LYCRA, it seems, is not just for superheroes. An increasing number of ordinary men and women are getting fitted for spandex tights as endurance-based sports like cycling and running gain traction and popularity.
Fuelled by a growing interest in health and wellness, organisers of endurance events estimate that more than 400,000 people signed up for local events last year - which saw more than 60 mass runs organised, or an average of at least five per month.
But while Superman's supersuit may help make him almost invincible, the weekend warrior does not enjoy such benefits.
In fact, participating in leisure sport involves more than just the simple act of putting on a race bib on event day. Entrusted along with that tag is a responsibility - not only to yourself but to those around you.
In the space of a month, two Singaporeans lost their lives during sports event. One was a 45-year-old runner who collapsed at the 2XU Compression Run last month, the other a 23-year-old cyclist who crashed on a downslope at the OCBC Cycle Singapore. He died from head injuries last week.
While the number of serious injuries remains low given the large numbers who take part in such events, there are risks involved whenever anyone suits up.
A participant, first of all, has to ensure that he or she has trained enough to complete the prescribed distance safely.
National head coach for middle and distance running Ghana Segaran, who is also Singapore Athletic Association's chairman for cross country and road running, recommends doing a regular medical check-up.
Most races require participants to provide their personal medical information and to complete an indemnity form. This contract suggests the onus to keep safe ultimately is on the participant.
As Mr Segaran said: "People who are not trained should understand their limitations and not push themselves above that. It's dangerous because they suffer cramps and some even collapse.
"It's simple. If you have a 1,000cc engine, you don't rev it up like a two-litre one."
Dr David Su, a triathlete and consultant orthopaedic surgeon from Mount Elizabeth Novena Hospital, estimates that over the past five years, he has seen a five-fold increase in patients coming to him with running and cycling-related injuries.
The cause: people over-straining themselves. He said: "It takes time for the body to adapt. These events are good, but people are taking them on too fast, which can lead to injuries."
Then there's the issue of how to be a responsible participant. Signing up for an event is unlike buying a ticket to watch a play. In a race, you're not just an observer in the audience; you're a player whose action directly impacts the rest of the cast.
In a mass ride, for example, your bicycle becomes your instrument and any wrong note you hit could prove dangerous for yourself and others in the ride. Yet people have been spotted using their mobile phones as they ride.
In mass events such as the OCBC event, where more than 11,500 people took part, having novices ride alongside experienced ones can be tricky. So avoid the temptation to over-declare your skill level.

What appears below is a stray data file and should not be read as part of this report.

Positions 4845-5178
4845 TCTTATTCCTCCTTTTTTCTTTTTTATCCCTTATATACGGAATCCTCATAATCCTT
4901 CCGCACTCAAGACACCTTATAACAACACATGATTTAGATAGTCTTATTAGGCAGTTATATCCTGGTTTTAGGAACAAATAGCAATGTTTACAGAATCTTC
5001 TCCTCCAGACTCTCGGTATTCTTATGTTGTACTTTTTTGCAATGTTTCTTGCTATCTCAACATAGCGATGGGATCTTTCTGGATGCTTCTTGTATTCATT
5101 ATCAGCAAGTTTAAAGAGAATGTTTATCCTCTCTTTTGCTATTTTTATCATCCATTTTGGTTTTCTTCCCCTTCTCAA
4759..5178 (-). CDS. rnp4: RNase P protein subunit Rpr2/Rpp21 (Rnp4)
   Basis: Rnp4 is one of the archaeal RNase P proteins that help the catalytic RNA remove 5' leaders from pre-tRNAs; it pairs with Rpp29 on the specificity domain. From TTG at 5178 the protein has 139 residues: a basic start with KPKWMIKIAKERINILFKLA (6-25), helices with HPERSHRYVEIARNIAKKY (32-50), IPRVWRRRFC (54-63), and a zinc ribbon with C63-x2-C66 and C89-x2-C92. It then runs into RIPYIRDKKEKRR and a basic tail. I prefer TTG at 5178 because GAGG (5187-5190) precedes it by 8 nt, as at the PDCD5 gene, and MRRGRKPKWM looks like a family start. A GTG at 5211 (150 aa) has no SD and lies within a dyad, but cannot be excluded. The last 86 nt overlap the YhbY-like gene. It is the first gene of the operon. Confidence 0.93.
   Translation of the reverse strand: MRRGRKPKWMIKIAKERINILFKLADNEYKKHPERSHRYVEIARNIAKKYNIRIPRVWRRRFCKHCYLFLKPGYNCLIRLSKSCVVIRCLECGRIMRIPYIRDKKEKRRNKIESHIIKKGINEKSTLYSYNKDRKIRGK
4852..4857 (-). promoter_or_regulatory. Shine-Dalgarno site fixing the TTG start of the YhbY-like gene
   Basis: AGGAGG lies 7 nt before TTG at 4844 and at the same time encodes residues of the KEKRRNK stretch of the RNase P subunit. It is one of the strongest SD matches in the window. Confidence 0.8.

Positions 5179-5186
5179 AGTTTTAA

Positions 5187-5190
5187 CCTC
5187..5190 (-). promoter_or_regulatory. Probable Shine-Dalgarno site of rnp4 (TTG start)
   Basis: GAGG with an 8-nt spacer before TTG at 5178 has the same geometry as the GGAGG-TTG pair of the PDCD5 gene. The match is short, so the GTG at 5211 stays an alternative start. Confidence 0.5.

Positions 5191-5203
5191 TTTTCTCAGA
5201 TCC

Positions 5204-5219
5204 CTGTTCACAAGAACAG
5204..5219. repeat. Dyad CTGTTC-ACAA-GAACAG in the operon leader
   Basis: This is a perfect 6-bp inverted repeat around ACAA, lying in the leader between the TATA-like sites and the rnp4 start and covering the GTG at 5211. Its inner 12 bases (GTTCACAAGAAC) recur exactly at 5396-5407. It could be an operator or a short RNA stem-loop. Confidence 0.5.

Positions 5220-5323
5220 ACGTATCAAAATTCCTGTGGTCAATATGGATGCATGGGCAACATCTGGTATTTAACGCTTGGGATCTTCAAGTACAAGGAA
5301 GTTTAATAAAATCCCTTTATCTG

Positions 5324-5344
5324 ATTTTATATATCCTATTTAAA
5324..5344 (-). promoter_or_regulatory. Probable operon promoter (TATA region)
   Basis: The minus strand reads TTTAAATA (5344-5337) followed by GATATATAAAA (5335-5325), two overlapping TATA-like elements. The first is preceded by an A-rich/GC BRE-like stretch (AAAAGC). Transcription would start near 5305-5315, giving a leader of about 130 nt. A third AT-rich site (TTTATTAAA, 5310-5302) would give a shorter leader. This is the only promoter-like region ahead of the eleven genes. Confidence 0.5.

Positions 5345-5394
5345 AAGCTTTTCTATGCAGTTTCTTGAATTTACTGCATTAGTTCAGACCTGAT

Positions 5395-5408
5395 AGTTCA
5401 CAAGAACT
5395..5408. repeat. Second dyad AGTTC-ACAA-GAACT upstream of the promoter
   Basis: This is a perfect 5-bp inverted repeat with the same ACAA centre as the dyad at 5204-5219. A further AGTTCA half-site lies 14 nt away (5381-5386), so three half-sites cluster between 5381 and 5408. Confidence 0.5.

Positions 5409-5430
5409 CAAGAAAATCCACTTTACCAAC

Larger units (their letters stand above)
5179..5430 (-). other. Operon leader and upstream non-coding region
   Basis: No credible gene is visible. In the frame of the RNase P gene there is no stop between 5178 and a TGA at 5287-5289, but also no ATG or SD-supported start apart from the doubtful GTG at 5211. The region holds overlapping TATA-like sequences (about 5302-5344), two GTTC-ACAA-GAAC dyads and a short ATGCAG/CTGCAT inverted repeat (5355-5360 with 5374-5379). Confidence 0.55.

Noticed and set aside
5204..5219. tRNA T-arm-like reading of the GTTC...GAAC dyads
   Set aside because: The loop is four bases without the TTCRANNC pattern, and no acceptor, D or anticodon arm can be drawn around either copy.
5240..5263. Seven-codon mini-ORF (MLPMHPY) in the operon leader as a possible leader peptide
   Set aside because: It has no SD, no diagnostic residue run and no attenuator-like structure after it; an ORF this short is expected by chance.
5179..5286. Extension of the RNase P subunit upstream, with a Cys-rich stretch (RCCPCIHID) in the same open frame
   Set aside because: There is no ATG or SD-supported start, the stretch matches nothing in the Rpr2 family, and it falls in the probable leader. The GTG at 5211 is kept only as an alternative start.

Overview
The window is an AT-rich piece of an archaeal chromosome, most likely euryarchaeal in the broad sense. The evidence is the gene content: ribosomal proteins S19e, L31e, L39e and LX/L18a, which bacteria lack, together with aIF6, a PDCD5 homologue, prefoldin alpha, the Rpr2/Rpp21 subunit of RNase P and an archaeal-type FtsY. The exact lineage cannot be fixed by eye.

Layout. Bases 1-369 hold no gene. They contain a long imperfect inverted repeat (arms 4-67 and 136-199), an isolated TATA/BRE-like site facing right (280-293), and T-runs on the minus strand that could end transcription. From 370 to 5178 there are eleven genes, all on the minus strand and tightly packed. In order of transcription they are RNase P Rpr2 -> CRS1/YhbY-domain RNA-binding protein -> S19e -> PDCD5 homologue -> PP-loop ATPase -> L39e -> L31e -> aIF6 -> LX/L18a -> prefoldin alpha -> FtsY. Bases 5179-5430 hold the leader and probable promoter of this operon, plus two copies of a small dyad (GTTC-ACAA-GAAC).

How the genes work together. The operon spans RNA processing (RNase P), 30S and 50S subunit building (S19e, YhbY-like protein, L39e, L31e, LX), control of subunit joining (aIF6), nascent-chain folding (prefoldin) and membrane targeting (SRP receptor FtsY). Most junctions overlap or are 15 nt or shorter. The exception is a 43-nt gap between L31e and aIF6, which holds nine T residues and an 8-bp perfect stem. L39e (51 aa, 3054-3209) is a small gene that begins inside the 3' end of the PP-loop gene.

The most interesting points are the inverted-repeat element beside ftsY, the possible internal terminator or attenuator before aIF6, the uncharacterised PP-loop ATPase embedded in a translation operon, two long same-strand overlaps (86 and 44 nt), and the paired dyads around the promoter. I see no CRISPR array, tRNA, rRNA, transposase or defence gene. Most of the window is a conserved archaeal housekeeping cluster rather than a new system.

Said Mr Steven Lim, president of local initiative Safe Cycling Task Force: "Rules are there to keep people safe. If you break the rules, you are literally saying that you give up your right for the rules to protect you."
It's also critical to familiarise yourself with the route and terrain. The Benjamin Sheares Bridge, a staple feature of the OCBC event, includes a steep downslope ride that could see riders hitting over 55kmh - an exhilarating dash for experienced riders, but a terrifying one for amateurs.
Finally, because there are no major prerequisites to register for an event besides the payment, a serious competitor looking to clock a personal best time could line up alongside a homemaker who was attracted to the offers in the goodie bag.
This means that on event day, there's a mismatch of race expectations and skill levels among participants who run or bike cheek by jowl with each other. That in turn can become hazardous.
In the end, accidents at mass events cannot truly be prevented. Especially when thousands of participants congregate for a sports event.
A helmet cannot guarantee a participant's safety, nor can someone well-versed in traffic rules claim to be invulnerable.Tragic moments can fell us, sometimes through no fault of our own.
This, however, should not prevent us from joining in sports - and mass sporting events - but rather reinforce the need to be better educated with regard to safety aspects.
There are many benefits that come with these sporting events. Besides the obvious health advantages, cycling and running in a group are great business networking tools.
These events are also important in the evolving Singapore culture as we grow as a society and seek to be recognised as a sporting nation.
Or at the very least, these events are a celebration and perhaps an excuse to be showing off that brand new lycra outfit.
Just remember though, that contrary to comic books, that spandex suit is not a cloak of invincibility.
This article was published on April 11 in The Straits Times.
Get a copy of The Straits Times or go to straitstimes.com for more stories.